I can't say for sure what is the reason behind these early failures but I would claim that it's often controller related. In general, drives equipped with SandForce controllers experience more early failures than other drives (see the link below).


    All the drives with +5% return rate are SandForce based, more specifically SF-1222 based. NewEgg yields similar data. SF-2281 based SSDs have quite a few one-star ratings, usually around 20%. Switch to Crucial or Intel (or any other non-SF drive) and we are looking at less than 10% one-star ratings, which usually imply a dead drive.

    Of course, even non-SF drives experience early failures but the rate is much smaller and more common for consumer electronics. In any case, it's not the NAND that is causing the failure :-)
  • Sivar - Thursday, February 23, 2012 - link

    I understand the necessity of reducing cost, but a sharp drop in durability coupled with a rapidly diminishing return on $savings/capacity due to the necessary greater redundancy seems a high price to pay for a linear increase in capacity.

    This is one of those articles that has the excellent writing and technical thoroughness characteristic of something written by Anand himself. To top it off, it doesn't use an inefficient image format for the photos with large areas of flat color, like the first image.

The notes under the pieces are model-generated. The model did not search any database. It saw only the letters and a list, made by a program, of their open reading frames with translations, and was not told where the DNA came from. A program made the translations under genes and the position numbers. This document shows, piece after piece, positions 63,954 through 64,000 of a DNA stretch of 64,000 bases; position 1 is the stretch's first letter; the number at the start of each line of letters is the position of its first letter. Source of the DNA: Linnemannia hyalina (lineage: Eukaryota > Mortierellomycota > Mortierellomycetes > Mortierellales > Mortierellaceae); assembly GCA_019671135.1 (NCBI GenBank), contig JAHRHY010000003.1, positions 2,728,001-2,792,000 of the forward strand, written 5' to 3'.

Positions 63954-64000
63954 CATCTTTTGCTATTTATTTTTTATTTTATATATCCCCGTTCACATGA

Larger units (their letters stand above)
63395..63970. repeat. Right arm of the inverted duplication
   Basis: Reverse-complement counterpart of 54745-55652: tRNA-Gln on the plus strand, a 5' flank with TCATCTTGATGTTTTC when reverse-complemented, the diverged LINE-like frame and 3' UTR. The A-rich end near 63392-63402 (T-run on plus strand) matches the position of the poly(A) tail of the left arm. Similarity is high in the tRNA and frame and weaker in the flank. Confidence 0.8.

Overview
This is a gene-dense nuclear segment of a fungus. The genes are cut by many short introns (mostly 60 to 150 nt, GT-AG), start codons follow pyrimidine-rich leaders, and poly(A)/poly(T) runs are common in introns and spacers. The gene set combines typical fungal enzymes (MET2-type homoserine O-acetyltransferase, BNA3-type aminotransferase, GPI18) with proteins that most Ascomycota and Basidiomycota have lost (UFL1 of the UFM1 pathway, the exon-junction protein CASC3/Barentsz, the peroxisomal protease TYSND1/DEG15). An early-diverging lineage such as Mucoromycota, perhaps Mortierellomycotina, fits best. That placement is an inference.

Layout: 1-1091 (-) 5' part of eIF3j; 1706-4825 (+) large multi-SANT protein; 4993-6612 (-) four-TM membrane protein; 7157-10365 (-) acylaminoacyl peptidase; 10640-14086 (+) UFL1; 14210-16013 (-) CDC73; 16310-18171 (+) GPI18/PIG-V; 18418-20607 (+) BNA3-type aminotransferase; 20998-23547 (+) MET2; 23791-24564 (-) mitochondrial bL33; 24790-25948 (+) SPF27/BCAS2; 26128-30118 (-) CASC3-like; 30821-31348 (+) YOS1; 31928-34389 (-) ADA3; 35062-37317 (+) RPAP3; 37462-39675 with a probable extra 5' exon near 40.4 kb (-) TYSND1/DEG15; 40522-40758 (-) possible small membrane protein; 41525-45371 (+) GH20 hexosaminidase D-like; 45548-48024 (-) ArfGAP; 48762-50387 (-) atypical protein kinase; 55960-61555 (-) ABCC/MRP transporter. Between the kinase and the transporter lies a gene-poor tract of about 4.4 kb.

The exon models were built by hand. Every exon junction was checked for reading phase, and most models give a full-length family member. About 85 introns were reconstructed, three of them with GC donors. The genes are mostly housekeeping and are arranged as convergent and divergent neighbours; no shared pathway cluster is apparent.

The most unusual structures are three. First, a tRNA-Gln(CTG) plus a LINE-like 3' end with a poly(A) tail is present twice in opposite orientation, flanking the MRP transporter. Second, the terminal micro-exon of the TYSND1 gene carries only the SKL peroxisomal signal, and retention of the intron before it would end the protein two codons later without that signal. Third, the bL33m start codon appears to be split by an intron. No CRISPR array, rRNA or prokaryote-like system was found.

• themossie - Friday, February 24, 2012 - link

    Second that. Unusual clarity for any technical explanation. Thank you for the article, Kristian! Reply
  • hechacker1 - Friday, February 24, 2012 - link

    I think the article got confusing by adding that that you can use less flash at 10.67Gb, along with 3bits per cell, giving 32Gb. Do the math: 10.67Gb * 3bits per cell = 32Gb.

    It's easier to just keep in mind:

    16Gb NAND * 1 bit per cell = 16Gb capacity

    16Gb NAND * 2 bit per cell = 32Gb capacity

    16Gb NAND * 3 bit per cell = 48Gb capacity
  • Kristian Vättö - Friday, February 24, 2012 - link

    The reason is that no final product has capacity of 48Gb. Capacities go in powers of 2: 2Gb, 4Gb, 8Gb, 16Gb, 32Gb, 64Gb and so on. 48Gb isn't a power of two (and no X*3 is). Hence you have to make the die smaller so that the X*3 is a power of two, like 10.67Gb is.

    In theory, you could make a 48Gb TLC die and it would work just fine. It's simply considered as an odd number in the NAND industry and hence not used.
  • themossie - Friday, February 24, 2012 - link

    Kristian says this is awkward because TLC capacities will not scale from MLC capacities at a power of 2, like MLC did from SLC. I am not convinced that's an issue, as scaling capacity by a power of 2 has never been a requirement in the hard drive industry.